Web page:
Unexpected increases in traffic can overload servers and underlying infrastructures, resulting in slowdowns, downtime or poor application performance. This overload may be due to a sudden spike in usage, DDoS (distributed denial of service) attacks or other unforeseen factors.

4. Non-compliance with User Requirements
(Frequency: Medium, Impact: Medium)
Functionality may not fully meet end-users’ needs or expectations.

This problem may be due to a misunderstanding of user requirements, faulty implementation or changes in user needs that were not taken into account during software development. (read our article on the 6 causes of cost overruns in software development)

5. Integration problems
(Frequency: Medium, Impact: Medium)
Difficulties integrating new functionality with existing application components or with third-party systems.

This risk concerns difficulties in integrating the new functionality with existing application components or with third-party systems. Integration problems can lead to compatibility conflicts, operating errors or unexpected application behavior.

6. Performance degradation
(Frequency: Medium, Impact: Medium)
New functionality may adversely affect overall application performance.

The addition of new functionalities can sometimes lead to a degradation in overall application performance, such as longer loading times, slower user interfaces or increased consumption of system resources. This degradation can affect the user experience and diminish user satisfaction.

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7. Regression
(Frequency: Medium, Impact: Medium to High)
New bugs or problems may appear in features that previously worked correctly.

Regression occurs when new bugs or problems appear in features that previously worked correctly. This may be due to changes or updates in the source code, conflicts between different parts of the software, or regressions not detected during testing.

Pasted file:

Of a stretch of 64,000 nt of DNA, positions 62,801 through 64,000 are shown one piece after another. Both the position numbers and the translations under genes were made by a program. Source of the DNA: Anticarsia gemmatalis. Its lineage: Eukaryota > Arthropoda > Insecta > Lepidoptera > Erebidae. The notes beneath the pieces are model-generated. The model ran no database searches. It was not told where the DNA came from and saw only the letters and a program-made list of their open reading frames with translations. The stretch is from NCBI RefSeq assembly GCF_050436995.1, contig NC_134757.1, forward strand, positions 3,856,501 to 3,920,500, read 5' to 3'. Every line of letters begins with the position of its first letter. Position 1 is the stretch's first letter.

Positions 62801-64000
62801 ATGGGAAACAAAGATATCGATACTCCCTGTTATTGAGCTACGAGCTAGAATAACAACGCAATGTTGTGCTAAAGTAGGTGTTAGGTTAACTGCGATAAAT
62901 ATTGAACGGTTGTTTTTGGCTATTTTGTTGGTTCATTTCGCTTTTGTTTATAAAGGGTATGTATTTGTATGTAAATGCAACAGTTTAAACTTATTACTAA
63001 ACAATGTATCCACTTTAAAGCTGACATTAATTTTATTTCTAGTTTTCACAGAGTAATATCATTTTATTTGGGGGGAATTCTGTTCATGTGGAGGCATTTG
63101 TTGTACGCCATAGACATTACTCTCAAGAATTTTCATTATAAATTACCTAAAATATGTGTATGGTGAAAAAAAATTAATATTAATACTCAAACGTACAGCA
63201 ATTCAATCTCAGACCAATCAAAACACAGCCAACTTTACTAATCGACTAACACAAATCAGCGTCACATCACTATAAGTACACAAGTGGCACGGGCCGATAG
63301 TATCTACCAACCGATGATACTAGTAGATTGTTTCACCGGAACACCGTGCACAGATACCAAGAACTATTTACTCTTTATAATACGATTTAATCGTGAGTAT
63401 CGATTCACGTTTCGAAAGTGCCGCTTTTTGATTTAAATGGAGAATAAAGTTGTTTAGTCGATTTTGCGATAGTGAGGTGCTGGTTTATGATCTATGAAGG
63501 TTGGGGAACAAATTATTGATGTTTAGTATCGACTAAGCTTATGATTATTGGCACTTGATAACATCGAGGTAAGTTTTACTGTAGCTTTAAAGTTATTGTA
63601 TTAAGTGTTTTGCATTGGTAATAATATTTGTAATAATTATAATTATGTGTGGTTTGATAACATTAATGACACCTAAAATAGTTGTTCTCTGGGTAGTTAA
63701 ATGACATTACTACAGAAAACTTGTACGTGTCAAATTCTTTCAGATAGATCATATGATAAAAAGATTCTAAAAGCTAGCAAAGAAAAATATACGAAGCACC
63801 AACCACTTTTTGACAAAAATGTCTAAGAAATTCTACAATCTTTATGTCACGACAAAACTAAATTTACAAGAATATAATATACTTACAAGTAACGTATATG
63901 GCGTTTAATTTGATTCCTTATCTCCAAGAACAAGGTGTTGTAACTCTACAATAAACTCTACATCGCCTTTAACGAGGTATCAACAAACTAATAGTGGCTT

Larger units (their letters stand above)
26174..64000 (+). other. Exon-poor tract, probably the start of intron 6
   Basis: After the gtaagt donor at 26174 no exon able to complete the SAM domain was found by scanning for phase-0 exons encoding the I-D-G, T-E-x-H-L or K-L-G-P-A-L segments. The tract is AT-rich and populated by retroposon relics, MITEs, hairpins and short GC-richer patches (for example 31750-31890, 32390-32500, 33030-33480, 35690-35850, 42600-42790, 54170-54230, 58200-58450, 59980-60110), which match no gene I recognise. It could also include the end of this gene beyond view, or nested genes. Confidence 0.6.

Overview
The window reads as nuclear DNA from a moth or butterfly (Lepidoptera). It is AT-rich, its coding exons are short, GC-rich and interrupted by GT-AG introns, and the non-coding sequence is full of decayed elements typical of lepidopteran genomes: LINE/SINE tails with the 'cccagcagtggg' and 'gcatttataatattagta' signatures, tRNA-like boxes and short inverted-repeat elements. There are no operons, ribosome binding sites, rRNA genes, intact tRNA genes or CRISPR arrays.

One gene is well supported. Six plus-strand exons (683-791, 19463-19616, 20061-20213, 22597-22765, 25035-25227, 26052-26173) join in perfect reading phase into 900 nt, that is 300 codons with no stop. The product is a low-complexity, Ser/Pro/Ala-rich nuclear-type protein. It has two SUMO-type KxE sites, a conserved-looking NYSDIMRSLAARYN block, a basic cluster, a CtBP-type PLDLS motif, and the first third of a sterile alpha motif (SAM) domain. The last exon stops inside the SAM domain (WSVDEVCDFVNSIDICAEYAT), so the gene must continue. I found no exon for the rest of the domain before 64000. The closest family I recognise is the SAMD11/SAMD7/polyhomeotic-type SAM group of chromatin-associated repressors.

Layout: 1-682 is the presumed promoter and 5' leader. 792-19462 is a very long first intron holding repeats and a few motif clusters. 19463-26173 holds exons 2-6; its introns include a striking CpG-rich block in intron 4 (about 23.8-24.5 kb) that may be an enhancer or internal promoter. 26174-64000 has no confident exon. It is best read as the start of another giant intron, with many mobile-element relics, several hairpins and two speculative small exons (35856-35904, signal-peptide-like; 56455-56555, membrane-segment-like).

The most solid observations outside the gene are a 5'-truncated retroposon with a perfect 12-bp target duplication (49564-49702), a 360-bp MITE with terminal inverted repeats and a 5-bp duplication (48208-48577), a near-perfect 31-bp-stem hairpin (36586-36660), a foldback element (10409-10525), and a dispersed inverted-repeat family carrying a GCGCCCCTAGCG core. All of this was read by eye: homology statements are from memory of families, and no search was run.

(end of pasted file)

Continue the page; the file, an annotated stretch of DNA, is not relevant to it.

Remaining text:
8. Compatibility problems
(Frequency: Medium, Impact: Medium)
Incompatibility with certain browsers, devices or operating systems.

This risk concerns the incompatibility of the application with certain browsers, devices or operating systems. Compatibility issues may result in a poor user experience, limited functionality or display errors on certain platforms, which may reduce the accessibility and usefulness of the application for some users.

9. User resistance to change
(Frequency: Low, Impact: Medium)
Users may be reluctant or slow to adopt new functionality.

Users can sometimes be reluctant or slow to adopt new features or changes in the application. This may be due to established habits, an aversion to change, or a distrust of new technologies. Resistance to change can slow down the adoption of new functionality and limit its overall effectiveness.


In conclusion, we’ve explored the three main categories of deployment: hot fixes, fixes and feature deployments, highlighting the essential differences between each.

However, it’s crucial to recognize that deployment is not without risk.

We have identified nine potential risks, ranging from technical faults and security issues to integration challenges and user resistance to change. These risks underline the importance of careful planning, rigorous testing and effective communication with stakeholders throughout the deployment process.

Ultimately, a strategic and proactive approach is required to mitigate these risks and ensure a successful deployment. By integrating best practices in project management, software development and IT security, teams can maximize the chances of a successful deployment, guaranteeing user satisfaction and optimal performance of the bespoke software.